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Wine yeast temperature options

Because I live in Sunny California where it can stay quite warm for most of the year, I would like some recommendations concerning ,

  1. what types of wines do best at higher temperature fermentation?
  2. What yeast brands do best in higher temperat6ure
  3. I have read some yeast charts that state what temperatures range and speed of fermentation are recommended…
    However, where I live, it can easily stay between 75 degrees - 85 degrees inside my house a good part of the year so I would like to start making some wine that would do best within those temperatures .

I apologize if I have not given you enough information but as I said, I am new to this
all recommendations , information will be very appreciated.
Wine buff

I’m far from an expert but the kit instructions with Wine Expert products that that you should be targeting mid-70’s for fermentation temperature so I don’t think you’re too restricted in what you can make. Seems that wine yeast isn’t nearly as temp sensitive as beer yeast and those temps are not at issue.

From what I’ve read ‘real’ wine makers might use different temperatures including fermenting white wines in the 60’s but their timelines are much different that wine from a kit. I’ve fermented wine from the mid-60’s up to the mid-70’s and other than the lower temps taking longer to ferment out I haven’t been able to tell a difference.

Kit wines are designed to ferment well at normal house temperatures, usually around 70F.

If you are stepping away from kits, the best advice would be to look at traditional European wines that are made in climates similar to yours. So Sicilian or Spanish wines might be a good guide for what you want to make. These are typically red wines, and the yeasts that are used for them do well at somewhat elevated temperatures. If you go to the Lalvin website, you should be able to find the strains that are sourced from different places, though you might have trouble finding many of them in homebrew shops.

If you don’t have decent temperature control, stay away from most white wines, as they really benefit from temperatures in the high 50s to low 60s. They’ll lose a lot of the delicate aromatic compounds when fermented at higher temps.

That is really fascinating. :?: ?

Or am I totally off the mark. Like I said, I am new at this.

Kit manufacturers are really good at what they do, which is to make the whole process as easy and fast to complete as possible so new hobbyists can enjoy drinkable wine fairly quickly and reliably. So they formulate the ingredients to be as forgiving as possible, choose yeasts that will work well in home temperatures, and often add more additives or change the recommended process in ways that no professional wine maker would do, because it might compromise the final quality slightly (or violate some of the strict rules regarding commercial production of wine). but is acceptable for home production.

This does mean of course that you shouldn’t expect to get the highest quality of wine from a kit, but you should be able to get something that will still be decent. When I switched from kits to fresh fruit for my wine making, it took a couple of years before I felt that my wines were as good as I had made using kits. There is significantly more complexity in making wine from scratch than from kits, and with fresh fruit it is VERY easy to make a mistake that will compromise the quality if you don’t know what you are doing.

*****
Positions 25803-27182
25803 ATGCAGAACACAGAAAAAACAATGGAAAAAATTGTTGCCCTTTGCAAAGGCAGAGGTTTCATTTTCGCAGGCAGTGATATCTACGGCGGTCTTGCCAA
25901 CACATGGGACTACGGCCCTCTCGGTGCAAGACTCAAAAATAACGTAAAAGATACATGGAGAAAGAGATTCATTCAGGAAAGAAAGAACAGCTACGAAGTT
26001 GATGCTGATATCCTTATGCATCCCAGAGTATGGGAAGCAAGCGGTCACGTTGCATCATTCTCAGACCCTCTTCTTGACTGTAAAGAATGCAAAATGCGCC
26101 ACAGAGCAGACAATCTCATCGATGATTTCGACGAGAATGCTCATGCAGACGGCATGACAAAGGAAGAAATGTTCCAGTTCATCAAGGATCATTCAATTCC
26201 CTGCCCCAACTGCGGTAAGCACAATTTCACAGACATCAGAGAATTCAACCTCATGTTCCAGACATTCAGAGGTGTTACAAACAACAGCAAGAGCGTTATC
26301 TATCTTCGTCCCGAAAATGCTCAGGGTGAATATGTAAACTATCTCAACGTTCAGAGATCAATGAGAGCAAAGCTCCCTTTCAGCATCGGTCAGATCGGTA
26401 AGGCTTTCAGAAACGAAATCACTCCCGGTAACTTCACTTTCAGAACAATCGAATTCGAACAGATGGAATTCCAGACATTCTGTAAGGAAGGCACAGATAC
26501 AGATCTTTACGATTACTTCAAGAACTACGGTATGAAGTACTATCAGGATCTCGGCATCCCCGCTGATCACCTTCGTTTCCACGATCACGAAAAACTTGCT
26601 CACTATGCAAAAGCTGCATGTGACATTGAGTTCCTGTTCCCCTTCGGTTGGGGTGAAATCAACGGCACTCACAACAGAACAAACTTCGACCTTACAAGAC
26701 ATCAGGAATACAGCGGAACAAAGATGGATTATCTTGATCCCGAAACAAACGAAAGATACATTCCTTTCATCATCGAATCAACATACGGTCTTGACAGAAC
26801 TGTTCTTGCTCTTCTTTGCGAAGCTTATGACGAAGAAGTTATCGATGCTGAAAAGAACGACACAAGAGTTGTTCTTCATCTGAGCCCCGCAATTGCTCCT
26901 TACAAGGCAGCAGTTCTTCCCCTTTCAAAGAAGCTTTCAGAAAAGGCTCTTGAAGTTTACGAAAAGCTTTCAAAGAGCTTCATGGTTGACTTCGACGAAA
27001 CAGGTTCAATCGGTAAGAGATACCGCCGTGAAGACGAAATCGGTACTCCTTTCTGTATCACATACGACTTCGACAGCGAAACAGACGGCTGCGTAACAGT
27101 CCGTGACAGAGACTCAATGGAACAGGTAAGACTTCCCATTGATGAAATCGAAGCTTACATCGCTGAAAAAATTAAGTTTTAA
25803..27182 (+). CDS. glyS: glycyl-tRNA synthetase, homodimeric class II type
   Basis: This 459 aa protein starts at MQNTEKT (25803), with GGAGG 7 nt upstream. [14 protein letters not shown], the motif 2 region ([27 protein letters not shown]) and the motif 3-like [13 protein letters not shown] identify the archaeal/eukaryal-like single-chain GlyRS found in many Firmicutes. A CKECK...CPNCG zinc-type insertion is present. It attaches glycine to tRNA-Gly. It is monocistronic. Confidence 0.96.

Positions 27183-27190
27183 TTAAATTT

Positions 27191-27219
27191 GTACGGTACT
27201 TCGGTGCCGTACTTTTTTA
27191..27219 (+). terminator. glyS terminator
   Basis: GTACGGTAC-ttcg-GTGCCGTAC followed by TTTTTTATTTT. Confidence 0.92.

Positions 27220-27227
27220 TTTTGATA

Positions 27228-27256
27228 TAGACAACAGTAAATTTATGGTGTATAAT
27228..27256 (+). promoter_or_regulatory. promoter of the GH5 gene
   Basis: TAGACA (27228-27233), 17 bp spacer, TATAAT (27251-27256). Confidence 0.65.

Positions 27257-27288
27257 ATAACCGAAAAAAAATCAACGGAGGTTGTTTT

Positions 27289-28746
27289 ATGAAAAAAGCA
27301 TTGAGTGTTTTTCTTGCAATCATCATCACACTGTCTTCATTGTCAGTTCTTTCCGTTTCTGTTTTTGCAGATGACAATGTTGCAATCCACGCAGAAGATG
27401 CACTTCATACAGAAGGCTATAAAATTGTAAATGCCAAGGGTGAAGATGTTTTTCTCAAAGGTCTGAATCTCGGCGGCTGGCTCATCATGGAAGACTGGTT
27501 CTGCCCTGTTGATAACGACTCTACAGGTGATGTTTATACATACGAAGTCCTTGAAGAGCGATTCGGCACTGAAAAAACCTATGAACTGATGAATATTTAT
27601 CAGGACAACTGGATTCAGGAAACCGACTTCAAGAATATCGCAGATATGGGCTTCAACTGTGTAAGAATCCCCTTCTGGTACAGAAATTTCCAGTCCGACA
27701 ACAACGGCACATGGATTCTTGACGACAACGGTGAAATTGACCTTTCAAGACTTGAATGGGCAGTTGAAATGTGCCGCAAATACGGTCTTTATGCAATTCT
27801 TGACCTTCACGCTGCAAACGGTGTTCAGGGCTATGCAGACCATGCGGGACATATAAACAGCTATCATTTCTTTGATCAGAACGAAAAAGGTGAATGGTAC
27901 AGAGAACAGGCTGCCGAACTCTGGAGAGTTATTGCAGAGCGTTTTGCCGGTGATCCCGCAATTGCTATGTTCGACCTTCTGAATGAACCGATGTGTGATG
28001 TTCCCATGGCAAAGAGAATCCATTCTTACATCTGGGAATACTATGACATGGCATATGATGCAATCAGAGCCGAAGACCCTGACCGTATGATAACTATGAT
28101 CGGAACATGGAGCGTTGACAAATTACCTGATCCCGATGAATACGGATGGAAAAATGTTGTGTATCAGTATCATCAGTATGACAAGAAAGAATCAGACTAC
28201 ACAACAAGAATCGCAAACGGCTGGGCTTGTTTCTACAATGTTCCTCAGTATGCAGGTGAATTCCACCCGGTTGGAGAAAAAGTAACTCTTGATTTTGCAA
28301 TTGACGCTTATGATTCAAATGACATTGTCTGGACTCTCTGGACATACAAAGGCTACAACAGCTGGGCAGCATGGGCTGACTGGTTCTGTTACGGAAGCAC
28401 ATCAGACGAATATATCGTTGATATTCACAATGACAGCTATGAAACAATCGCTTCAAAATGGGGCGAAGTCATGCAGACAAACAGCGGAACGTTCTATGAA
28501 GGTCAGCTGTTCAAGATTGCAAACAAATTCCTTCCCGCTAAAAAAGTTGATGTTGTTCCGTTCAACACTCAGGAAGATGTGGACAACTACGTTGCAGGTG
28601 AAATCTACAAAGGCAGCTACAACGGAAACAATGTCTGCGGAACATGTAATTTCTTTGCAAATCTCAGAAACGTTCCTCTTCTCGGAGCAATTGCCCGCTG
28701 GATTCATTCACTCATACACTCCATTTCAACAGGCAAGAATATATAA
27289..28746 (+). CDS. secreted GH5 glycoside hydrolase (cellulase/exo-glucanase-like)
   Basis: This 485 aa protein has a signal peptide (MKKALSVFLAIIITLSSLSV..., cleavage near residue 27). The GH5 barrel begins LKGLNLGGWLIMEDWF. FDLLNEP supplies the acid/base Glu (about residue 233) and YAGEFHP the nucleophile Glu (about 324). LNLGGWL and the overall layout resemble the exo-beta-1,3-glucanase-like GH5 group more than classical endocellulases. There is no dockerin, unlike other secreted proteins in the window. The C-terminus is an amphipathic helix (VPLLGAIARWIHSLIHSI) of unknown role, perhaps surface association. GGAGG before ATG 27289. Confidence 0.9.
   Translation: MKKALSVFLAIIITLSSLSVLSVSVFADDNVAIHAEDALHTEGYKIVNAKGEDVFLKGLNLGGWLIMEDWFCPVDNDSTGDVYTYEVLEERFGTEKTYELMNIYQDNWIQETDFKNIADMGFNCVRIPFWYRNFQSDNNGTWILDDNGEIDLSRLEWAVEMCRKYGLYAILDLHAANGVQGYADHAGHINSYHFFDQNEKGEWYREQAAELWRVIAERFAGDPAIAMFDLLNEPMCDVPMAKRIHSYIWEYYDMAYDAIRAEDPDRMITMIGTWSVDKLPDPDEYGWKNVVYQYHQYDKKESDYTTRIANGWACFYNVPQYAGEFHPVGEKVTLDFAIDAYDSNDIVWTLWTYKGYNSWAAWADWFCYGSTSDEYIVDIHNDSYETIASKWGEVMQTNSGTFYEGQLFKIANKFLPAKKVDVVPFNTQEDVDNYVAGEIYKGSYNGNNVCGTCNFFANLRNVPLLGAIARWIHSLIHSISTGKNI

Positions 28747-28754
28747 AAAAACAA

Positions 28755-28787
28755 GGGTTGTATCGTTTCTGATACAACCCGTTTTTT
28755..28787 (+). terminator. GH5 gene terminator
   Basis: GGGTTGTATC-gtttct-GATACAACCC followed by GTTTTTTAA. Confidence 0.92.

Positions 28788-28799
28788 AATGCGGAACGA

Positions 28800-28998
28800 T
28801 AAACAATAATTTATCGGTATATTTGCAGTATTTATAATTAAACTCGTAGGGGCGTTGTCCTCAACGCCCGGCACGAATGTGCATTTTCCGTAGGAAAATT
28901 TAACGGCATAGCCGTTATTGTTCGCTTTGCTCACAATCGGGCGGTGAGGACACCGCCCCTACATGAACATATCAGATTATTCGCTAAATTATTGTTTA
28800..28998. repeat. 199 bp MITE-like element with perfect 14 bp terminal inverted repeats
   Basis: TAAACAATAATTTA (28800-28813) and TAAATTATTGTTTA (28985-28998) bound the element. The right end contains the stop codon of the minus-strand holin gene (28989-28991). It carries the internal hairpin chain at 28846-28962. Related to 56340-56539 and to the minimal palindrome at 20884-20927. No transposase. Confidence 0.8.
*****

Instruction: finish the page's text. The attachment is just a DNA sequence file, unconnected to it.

Good luck.

I agree with most of the above. Not only are kit wines designed for very easy use, they all use very robust yeasts which can perform well under all sorts of conditions.

I would not say that fermentation conditions have no impact on wine quality, but they cetainly have much less of an impact than they do on beer.

Interesting thing about kit white wine, they actually perform wose at lower temperatures than kit reds do. Should not be the case, but it is.

If you are doing kit wine, I would not worry too much. Maybe avoid making it during the hotter months of the year.

My real concern would be storage. Generally speaking, wine should not be stored above 24C IMO, and temperatures should not fluxuate rapidly. I prefer cellaring between 14C-16C myself. If your storage conditions are the same as the fermentation temps you mentioned above, don’t plan to age long term. Very high temps (28C+ can cook the wine). The worse the conditions, the quicker the wine will oxidize.

On the bright side - if you can manage somewhat stable conditions, slightly warmer temps (no more than 24/25C) will age the wine much faster and make it better sooner.

Thank you both for the info.
since I am new , I have not filled in my personal info yet. I am older so even my fingers move slower!
I noticed one of you is from Ontario and the other Finland. I can only assume that during the winter months, you can use the snow outdoors to your advantage.

Where I live, Santa wears shorts and sunglasses!

I thank you for your advice. I will continue to read, take notes, buy more stuff and try to find room in my garage with all my other hobbies. I am willing to do the work and I hope I do not ask too many questions that make you all roll your eyes!

Thank you.
Wine buff

The cooler climate in Ottawa can be a blessing or a curse for sure. We just had one of our coldest winters in 30 years.

When the outside temperatures are in the -10 C range, my garage is great for cold crashing beer or Lagering my kegs. When it is -30 / -40 range, not so much.

Can’t imagine living in California with no AC. My AC is broken and it pisses me off quite a bit.

Thank you > taking notes and ready to post another question.

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